Chinese New Year campaigns would traditionally seek to reflect the spirit of the holidays with scenes of celebration and joyous family gatherings. Joy, fun and people celebrating are usually the core ingredients for winning campaigns that resonate.
But these aren’t normal times. In recent weeks, China has been battling an unprecedented Covid surge. Since ending its ‘Zero Covid’ pandemic restrictions, China’s government has recorded 60,000 Covid deaths, with hospitals severely overwhelmed.
According to a study by Peking University, as many as 900 million people in China, or 64% of the population, had contracted Covid-19 since the start of the pandemic. Now, on the eve of the Lunar New Year, another Covid spike is expected as millions will travel for the holidays, a time for epic family reunions, in the biggest annual human migration on earth.
So, how are brands responding to China's biggest Covid surge to date? Have brands had to rethink their CNY advertising plans amid the ongoing health crisis? Were the traditional celebratory campaigns be swapped for something a bit more muted? After all, might it be considered insensitive and a bit tone deaf to run a campaign over CNY with scenes of joyous family gatherings given the current harsher reality?
Last week industry experts weighed-in on the best strategies for brands to nail the cultural tone and empathetic approach during this uncertain festive season. This week we spoke to agencies and brands on how they've approached this year's CNY campaigns in terms of strategy, creative, tone and whether or not they went ahead as planned, or decided to make changes. Among those we heard from, most stuck to their guns.
General manager of JKR Shanghai, who has been overseeing their Budweiser CNY campaign work for seven years
We developed the visual identity work for Budweiser’s CNY campaign through the second half of the year. Considering the impacts of the pandemic in the last three years, we were approaching the campaign with a lot of optimism, and hoped that by the beginning of 2023 there would be a positive turnaround to the situation. The approach was to deliver a campaign of positive cheer and we kept to the plan.
There are still a significant number of CNY campaigns this year. In fact, quite a few are spotting animation work. While the traditional themes of family reunions continue to play in a number of campaigns, I see more of the use of humour and light-heartedness in their delivery.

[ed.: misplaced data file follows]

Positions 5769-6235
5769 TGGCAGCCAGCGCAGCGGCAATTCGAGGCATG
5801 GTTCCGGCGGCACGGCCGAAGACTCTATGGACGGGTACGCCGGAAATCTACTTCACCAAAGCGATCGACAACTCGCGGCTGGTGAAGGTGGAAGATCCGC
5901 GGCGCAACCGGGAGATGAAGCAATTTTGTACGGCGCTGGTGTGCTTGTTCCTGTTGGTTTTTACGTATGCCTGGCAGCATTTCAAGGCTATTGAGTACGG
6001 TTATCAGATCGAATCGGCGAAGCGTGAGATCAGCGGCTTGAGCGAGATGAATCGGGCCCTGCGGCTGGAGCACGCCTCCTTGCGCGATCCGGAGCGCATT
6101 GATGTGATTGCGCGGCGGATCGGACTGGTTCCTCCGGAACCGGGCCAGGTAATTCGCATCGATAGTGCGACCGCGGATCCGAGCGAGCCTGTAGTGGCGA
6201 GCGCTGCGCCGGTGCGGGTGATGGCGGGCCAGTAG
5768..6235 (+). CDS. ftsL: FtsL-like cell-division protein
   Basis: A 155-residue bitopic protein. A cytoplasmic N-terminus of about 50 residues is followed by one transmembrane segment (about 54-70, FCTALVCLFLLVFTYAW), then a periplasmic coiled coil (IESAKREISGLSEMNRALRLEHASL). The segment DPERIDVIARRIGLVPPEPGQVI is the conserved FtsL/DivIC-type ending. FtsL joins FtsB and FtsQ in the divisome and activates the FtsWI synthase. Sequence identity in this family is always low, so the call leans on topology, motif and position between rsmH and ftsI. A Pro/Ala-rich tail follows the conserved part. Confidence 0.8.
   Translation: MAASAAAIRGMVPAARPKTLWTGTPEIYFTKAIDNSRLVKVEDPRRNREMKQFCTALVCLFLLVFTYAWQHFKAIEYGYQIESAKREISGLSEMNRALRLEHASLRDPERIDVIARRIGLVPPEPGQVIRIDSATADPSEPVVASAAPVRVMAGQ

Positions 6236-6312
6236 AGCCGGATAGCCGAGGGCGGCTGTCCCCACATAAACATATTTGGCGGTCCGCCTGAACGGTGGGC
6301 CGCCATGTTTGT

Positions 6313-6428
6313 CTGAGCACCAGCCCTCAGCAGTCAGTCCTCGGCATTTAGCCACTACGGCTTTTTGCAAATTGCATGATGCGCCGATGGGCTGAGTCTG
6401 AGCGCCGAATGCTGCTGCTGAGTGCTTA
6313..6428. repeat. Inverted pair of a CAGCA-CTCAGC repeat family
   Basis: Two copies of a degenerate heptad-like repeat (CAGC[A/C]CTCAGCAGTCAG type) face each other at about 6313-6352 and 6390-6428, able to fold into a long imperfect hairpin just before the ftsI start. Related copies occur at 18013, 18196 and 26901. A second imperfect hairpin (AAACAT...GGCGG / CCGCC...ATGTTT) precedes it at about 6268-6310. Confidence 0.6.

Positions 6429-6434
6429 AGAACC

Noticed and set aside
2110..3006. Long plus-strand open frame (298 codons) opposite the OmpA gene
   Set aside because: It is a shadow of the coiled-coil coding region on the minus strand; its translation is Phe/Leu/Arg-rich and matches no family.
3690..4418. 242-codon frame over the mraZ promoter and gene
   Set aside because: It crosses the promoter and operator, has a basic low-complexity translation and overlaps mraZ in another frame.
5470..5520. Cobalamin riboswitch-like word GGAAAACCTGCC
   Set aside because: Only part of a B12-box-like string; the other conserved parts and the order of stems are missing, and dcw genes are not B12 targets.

Such deliveries could be a reflection on the brands’ desires to convey optimism and uplift everyone’s spirits coming out from a three-year period of gloom.
VP of brand, digital & social marketing for DFI loyalty brand Yuu
It is actually a great time to enhance CNY celebrations. Over the past few weeks, borders are reopening, families are reuniting, and traditional celebrations are returning. Which is why we went ahead with what we had planned on both digital channels and at our partner stores.
Yuu’s marketing activities are digital-focused and thus, less impacted by the pandemic. In fact, this CNY, with the gradual easing of social distancing measures, we are even venturing out with yuu’s first physical element – the limited-edition lai see packets – as an online to offline (O2O) marketing initiative. Created by a young local designer, the Lai See packets will transform into a lucky rabbit when opened, which has a hidden promotional code for yuu to me – our e-commerce and delivery platform – online shopping.
Traditionally, CNY is always about rewards and festivity. So we also wanted to encourage yuu members to have a bit of fun this CNY by introducing a cute digital bunny in our app, which is used across our CNY campaign. By tapping the bunny ears, members will receive bonus Yuu points. Members can also take part in a social game, inviting them to take a selfie with two products in our partner stores as bunny ears. A total of 15,000,000 Yuu points are up for grabs.
These online-offline initiatives are all about double happiness over CNY! Last but not least, we are also introducing a new reward gifting feature and digital lai see to enable our members to send gifts and lai see at anytime, anywhere.
Executive Creative Director of DDB China
This year we worked on the CNY campaign for Skittles. The association between this campaign and the pandemic was in our creative insight.
Given the fact that China has experienced three years of pandemic, whether it is the economic downturn, or the uncertainty about the present and the future, we are always longing for more good luck. It is because of this increasing uncertainty about life, and not knowing what will happen in the future, at such times, people tend to seek some metaphysical blessings.
For CNY 2023, we will enlarge this long-cherished wish, we want to show everyone that Skittles can bring you good luck in all the crazy and exaggerated ways. So, in our new TVCs, what you will see is that after eating Skittles, a lady's permed hair will be turned into a rainbow using the homophonic meaning of good luck; the guy holding and raising up his father with the hope that he can get rich quickly also by using homophonic meaning of making good fortune overnight. Nowadays more and more Chinese are into koi fish which are considered a sign of good luck. So this time, Skittles aimed to make a dream come true, as after taking Skittles candies, the guy literally becomes a koi fish.